Reviewed by Susan Fader, firstname.lastname@example.org
Fader & Associates, Teaneck, NJ
Communicating better has become a major focus of CEOs at leading companies. Jeff Bezos has famously banned PowerPoint presentations from all Amazon executive meetings, which now start off (according to Bezos’ 2017 annual letter) with everyone sitting silently reading a “six-page memo (written in Word) that’s narratively structured with real sentences, topic sentences, verbs, and nouns.” After everyone has had time to absorb the information in the memo, they then, and only then, discuss the topic.
Google’s CEO, Sundar Pichai, is moving Google away from a PowerPoint bullet point presentation format to a more visual storytelling process, and he has instituted a training program to get Google employees up to speed on this more visual and less text-heavy approach.
Bezos and Pichai have different approaches to attaining the same goal of improving how people in their companies communicate. Their actions also spotlight the increasing importance and need of improving one’s communication skills and becoming a skilled storyteller. A storytelling approach is a much more persuasive way to communicate than a fact-based PowerPoint presentation because our brains are hardwired for narratives.
Carmine Gallo’s well-written and interesting book, Five Stars: The Communication Secrets to Get from Good to Great, provides you with the tools and multiple diverse examples of how to become a skilled storyteller. He also provides, through a myriad of interesting examples, the context of why Bezos and Pichai and many other CEOs are changing the way people at their companies communicate. To emphasize that communication skills can make or break your effectiveness, Gallo points out that Jeff Jordan, a partner in Andreessen-Horowitz, a venture capital firm that has successfully invested in many high-tech firms, believes “every great founder can tell a great story. If a founder doesn’t have it, it’s harder to get funding, attract employees, or get attention.”
Gallo, who is a storyteller/communication specialist, advices CEOs on how to deliver presentations and share inspiring stories. He is also the author of Talk Like Ted and The Storyteller’s Secret, and he shares some of the effective Ted Talk techniques in this book. He named the book Five Stars because it is a term he feels “describe(s) the unique leaders, entrepreneurs, business professionals, and brands who stand out, who occupy their own universe…(and) as a metaphor. For example, you’ll learn how business professionals who occupy top jobs in their fields were average or good communicators and transformed themselves into great ones.”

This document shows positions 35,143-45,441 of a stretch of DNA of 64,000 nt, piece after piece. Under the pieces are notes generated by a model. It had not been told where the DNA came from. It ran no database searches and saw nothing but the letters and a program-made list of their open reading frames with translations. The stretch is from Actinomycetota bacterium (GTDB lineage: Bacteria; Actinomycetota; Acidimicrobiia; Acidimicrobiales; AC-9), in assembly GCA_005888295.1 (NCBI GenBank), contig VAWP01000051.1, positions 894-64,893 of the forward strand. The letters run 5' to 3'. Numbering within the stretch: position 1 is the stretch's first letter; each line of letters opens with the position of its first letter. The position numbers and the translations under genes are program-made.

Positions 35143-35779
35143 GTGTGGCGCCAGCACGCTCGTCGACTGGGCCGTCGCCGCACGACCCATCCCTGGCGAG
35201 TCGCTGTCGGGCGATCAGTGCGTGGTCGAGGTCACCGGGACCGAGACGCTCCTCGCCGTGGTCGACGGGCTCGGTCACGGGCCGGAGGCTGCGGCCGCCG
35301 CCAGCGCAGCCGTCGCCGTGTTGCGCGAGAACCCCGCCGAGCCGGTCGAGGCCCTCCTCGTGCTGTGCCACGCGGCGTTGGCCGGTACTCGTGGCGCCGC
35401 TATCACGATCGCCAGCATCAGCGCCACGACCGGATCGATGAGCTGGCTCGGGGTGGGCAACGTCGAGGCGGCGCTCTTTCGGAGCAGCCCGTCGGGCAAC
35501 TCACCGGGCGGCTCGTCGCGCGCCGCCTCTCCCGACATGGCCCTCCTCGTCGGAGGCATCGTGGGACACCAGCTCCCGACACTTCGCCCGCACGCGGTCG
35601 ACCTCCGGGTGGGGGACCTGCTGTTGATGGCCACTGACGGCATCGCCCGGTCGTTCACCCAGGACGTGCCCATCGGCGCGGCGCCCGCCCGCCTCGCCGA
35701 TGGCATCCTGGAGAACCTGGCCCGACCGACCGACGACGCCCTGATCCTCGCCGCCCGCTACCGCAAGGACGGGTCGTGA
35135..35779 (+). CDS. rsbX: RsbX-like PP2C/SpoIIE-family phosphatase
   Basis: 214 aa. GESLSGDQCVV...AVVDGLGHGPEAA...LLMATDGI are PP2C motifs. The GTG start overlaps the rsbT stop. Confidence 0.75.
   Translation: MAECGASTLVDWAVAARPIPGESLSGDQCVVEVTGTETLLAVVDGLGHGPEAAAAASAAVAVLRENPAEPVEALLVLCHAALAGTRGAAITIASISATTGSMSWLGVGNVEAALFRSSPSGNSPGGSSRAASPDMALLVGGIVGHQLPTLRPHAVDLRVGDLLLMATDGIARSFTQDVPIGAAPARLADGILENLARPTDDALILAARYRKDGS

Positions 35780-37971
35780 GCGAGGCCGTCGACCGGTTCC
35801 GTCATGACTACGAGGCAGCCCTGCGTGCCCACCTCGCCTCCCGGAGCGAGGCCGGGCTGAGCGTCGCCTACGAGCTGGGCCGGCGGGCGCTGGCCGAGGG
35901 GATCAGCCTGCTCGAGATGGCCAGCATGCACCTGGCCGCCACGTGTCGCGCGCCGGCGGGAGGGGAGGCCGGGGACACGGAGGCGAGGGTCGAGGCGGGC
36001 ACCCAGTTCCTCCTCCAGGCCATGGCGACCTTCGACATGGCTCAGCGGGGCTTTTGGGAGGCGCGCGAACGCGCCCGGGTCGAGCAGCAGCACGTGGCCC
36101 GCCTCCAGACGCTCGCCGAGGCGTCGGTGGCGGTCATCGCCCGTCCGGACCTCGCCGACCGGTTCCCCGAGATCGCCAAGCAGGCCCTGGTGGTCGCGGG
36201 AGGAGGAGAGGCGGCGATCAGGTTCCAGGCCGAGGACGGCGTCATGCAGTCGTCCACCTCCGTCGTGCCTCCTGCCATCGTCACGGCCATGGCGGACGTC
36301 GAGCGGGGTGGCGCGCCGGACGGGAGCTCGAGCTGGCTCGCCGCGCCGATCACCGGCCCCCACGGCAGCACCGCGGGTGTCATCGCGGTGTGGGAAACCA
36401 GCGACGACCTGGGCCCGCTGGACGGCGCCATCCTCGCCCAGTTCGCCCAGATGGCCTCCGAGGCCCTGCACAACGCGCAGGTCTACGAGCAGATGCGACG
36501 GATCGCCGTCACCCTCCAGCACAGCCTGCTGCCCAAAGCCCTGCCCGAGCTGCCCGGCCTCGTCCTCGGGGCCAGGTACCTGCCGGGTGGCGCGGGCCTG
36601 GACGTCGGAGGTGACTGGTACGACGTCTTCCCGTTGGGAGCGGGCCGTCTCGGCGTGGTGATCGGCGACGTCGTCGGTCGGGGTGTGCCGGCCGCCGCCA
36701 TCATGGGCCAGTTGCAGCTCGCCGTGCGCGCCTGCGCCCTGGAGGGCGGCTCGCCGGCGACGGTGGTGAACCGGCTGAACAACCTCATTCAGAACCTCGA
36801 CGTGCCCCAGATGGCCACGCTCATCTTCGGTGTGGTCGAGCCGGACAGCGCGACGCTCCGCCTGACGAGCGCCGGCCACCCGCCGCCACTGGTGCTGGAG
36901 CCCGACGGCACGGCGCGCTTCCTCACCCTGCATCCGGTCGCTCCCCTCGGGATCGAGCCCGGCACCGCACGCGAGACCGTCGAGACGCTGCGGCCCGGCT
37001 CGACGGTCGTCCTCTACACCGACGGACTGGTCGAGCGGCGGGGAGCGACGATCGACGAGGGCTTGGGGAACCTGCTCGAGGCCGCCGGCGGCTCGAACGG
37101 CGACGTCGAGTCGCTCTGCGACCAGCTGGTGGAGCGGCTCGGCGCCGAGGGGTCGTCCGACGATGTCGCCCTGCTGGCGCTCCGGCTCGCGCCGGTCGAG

A good storyteller creates sticky communication where what is shared is fully absorbed, processed, used, and retained by others. Gallo points out the objective of communication is usually to persuade someone to a certain point of view and “in the next decade, your ideas—and the ability to articulate those ideas successfully—will count more than ever. Persuaders are irreplaceable.”
Five Stars is different from other storytelling books in that Gallo focuses on how and why you should become a better communicator and more effective persuader rather than just techniques to improve as a storyteller. This book is full of actionable ways to turbo-charge your communication skills including: why you should focus more on “out-of-sights” than insights; how using the three-act storytelling structure used by successful screenwriters will enhance your storytelling skills; why choosing to focus on one main idea is a more winning strategy, even if there are many important ideas to share; there is no one right way to tell a story; brevity is better; and why you really have to practice, practice, practice if you want to improve your communication skills. Also, it doesn’t hurt to read speeches by great orators such as Lincoln and Churchill.
While Five Stars does provide many storytelling how-to tips, it really is a book about how to better communicate, inspire, and persuade people, and that is what makes this a standout book. If you want to become a better communicator and persuader, Five Stars is a book you should read.